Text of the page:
9 Internap A Colocation Buyer s Guide Return to Table of Contents... [ 9 ] Auditing Standards Update Scalability With most data centers having ample room to grow and the capacity for higher density rack configurations, businesses can benefit from scalability. The ability to quickly add more physical space or increase densities as needed is key to keeping up with growing business demands. Risk Mitigation A colocation data center facility offers security features comparable to a highly controlled access government building. On-site security, video surveillance and even biometric fingerprint scanners are standard security procedures to protect customer equipment and data. Compliance and Regulatory Requirements In the digital information age, many companies are required to abide by certain compliance and regulatory policies. Since data center facilities and colocation providers have already done the heavy lifting to comply with regulatory requirements, you can save time and money. For years, you may have heard providers refer to something called SAS 70. SAS 70 is an auditing standard designed to provide assurance to customers who use service providers for tasks that impact bottom-line financials. Introduced in 1992, SAS 70 was originally written as a financial auditing framework to verify that service providers followed adequate controls and processes, thereby minimizing risk to the client company. Over the years, SAS 70 has been applied to numerous business areas including data centers and managed hosting services, where the service provider did not have a direct financial impact. Last year, the Auditing Standards Board of the American Institute of Certified Public Accountants (AICPA ) announced new requirements for reporting on controls at all service organizations, replacing the SAS 70 Standard. These are contained within three Service Organization Control (SOC) reporting options. SOC 1 reports, which are governed using the SSAE 16 framework, focus solely on service organization controls that are likely to be relevant to an audit of a user entity s financial statements. SOC 2 and SOC 3 reports address controls at the service organization related to non-financial objectives (i.e., Security and Availability for Data Centers). These new standards provide non-financial service providers a way to report on controls to their clients that better align with the processes and metrics important to data center operations.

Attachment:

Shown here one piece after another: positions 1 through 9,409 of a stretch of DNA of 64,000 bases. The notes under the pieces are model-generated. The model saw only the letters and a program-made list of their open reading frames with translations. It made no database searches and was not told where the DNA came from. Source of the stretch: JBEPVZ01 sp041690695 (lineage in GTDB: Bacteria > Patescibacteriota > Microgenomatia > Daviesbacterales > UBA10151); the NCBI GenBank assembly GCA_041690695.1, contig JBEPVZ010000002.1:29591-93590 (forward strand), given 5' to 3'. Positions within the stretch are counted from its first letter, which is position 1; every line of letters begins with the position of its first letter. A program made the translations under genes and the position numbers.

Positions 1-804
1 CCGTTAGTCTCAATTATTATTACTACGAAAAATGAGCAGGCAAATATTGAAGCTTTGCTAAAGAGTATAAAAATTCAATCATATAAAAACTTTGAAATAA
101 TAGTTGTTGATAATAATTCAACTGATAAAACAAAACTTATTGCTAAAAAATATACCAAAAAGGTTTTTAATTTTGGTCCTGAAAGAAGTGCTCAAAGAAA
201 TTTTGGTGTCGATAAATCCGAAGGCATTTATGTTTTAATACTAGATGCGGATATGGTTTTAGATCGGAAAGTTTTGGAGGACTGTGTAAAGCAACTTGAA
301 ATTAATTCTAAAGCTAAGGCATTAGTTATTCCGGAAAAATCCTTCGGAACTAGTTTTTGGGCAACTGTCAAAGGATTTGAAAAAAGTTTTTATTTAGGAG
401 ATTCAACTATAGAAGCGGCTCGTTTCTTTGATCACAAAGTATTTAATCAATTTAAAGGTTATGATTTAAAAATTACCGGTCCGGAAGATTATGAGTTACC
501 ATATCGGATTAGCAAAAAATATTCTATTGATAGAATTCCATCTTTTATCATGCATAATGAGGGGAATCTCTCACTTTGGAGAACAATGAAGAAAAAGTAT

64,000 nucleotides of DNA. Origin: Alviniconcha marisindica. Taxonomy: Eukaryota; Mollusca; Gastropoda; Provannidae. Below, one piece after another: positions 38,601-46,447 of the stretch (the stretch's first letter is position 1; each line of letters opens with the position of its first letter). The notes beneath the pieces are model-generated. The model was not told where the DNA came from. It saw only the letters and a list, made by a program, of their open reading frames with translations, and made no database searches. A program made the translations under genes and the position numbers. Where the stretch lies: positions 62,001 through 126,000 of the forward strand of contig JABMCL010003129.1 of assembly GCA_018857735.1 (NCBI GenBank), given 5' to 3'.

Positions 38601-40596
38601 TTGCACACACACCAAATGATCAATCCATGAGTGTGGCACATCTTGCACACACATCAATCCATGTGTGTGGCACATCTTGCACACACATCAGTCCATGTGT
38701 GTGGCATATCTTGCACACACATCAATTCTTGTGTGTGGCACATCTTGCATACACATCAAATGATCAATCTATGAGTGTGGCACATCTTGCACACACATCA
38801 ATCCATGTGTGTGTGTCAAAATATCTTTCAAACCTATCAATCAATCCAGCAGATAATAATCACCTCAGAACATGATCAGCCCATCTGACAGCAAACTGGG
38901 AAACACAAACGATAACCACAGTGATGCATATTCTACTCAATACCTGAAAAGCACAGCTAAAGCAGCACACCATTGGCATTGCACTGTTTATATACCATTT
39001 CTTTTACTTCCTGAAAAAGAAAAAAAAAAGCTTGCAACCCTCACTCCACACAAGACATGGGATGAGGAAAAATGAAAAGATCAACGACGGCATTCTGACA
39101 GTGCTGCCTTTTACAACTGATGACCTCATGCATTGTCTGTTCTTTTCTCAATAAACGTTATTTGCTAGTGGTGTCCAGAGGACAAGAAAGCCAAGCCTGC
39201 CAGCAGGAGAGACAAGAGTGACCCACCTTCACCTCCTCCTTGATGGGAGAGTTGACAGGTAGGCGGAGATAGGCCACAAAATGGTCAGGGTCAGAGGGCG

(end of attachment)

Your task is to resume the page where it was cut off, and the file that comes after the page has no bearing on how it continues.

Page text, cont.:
10 Internap A Colocation Buyer s Guide Return to Table of Contents... [ 10 ] One Size Doesn t Always Fit All Outsourcing the responsibilities around your IT Infrastructure with colocation can provide the traditional benefits of lowering costs and re-directing resources; however, like many organizations, you may be asking, Is it a fit for me? To make an informed decision, ask yourself the questions on the following pages.